1964 Eel River Flood
In December 1964, unusual heavy snows followed by a Pineapple Express rain created a tremendous flood, with the warm rain melting all snow below 7,000' in a short time. As much as 21 inches of rain was recorded in a 48 hour interval in some areas of the watershed. The flood left enormous damage behind to both manmade structures and to the fish habitat. Entire towns were swept away.
During the 1964 flood, 105 million tons of suspended sediment were transported past Scotia during a 3-day period, compared to 85 million tons transported during the previous 8 years (Brown and Ritter, 1971).
Horses in Potter Valley after an unusual snowfall in December 1964. Typically the valley floor receives a dusting every few years, and it doesn't stick long.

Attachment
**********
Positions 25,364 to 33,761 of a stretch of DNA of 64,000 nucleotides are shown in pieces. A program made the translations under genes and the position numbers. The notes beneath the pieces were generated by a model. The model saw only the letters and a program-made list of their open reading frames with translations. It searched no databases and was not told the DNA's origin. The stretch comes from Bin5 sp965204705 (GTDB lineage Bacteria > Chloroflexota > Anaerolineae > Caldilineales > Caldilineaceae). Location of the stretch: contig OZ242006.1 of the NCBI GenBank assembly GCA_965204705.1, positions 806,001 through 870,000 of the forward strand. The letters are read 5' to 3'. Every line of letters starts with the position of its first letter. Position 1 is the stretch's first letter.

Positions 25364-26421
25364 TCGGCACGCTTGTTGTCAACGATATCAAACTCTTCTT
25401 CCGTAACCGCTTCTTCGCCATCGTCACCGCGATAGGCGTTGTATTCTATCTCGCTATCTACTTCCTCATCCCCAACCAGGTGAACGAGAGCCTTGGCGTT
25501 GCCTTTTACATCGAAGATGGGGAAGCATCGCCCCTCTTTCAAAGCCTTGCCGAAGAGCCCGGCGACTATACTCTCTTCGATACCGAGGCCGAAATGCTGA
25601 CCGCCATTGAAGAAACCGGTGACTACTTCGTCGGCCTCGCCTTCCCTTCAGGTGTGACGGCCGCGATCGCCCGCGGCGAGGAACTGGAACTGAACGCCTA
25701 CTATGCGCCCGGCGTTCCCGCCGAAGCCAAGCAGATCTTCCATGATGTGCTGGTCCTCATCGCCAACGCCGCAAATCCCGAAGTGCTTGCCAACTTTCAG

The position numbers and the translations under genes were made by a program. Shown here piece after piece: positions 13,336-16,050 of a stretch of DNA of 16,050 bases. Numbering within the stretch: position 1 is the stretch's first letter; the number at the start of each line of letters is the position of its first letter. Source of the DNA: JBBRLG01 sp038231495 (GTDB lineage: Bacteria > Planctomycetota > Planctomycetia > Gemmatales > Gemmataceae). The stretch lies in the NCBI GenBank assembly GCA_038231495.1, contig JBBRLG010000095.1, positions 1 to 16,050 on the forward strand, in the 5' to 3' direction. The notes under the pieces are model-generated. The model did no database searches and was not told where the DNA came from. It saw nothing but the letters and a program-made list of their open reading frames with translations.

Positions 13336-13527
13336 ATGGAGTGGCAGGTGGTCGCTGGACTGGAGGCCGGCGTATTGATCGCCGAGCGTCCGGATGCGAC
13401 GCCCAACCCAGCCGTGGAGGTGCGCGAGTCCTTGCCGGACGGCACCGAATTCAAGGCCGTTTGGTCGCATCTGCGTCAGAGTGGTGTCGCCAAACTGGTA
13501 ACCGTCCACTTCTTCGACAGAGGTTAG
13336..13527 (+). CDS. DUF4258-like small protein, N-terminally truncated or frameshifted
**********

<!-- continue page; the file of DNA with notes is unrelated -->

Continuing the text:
Then, it started to rain, heavily, with tropical moisture, bringing not only the rain from that storm, but also immediately melting the snow. Cape Horn Dam is well under water here, some time after the peak flows.
This picture was taken after the water had begun to recede. Eyewitness accounts say the water was well over the top of the concrete you see on the side of the dam in this picture, and that water over both Cape Horn and Scott Dams was so high that you could barely tell a dam was under the flow. (This is Cape Horn Dam.)
The damaged fish ladder at Van Arsdale.
This bridge just upstream of Van Arsdale was completely destroyed. Most bridges on the Eel suffered a similar fate.
Another view of the bridge remainder. It is a challenge to photograph what isn't there.
Debris from bridges and trees and anything in the river's path was left on the banks.
A few days after the flood, the river is quiet again. But, you can still see the waterline high on the concrete.
Additional accounts of the 1964 Eel River flood:
- California State Parks
- Geology and sediment loads in the Eel River Basin - includes aerial photos
- The Christmas flood of 1964 swept through 40 years ago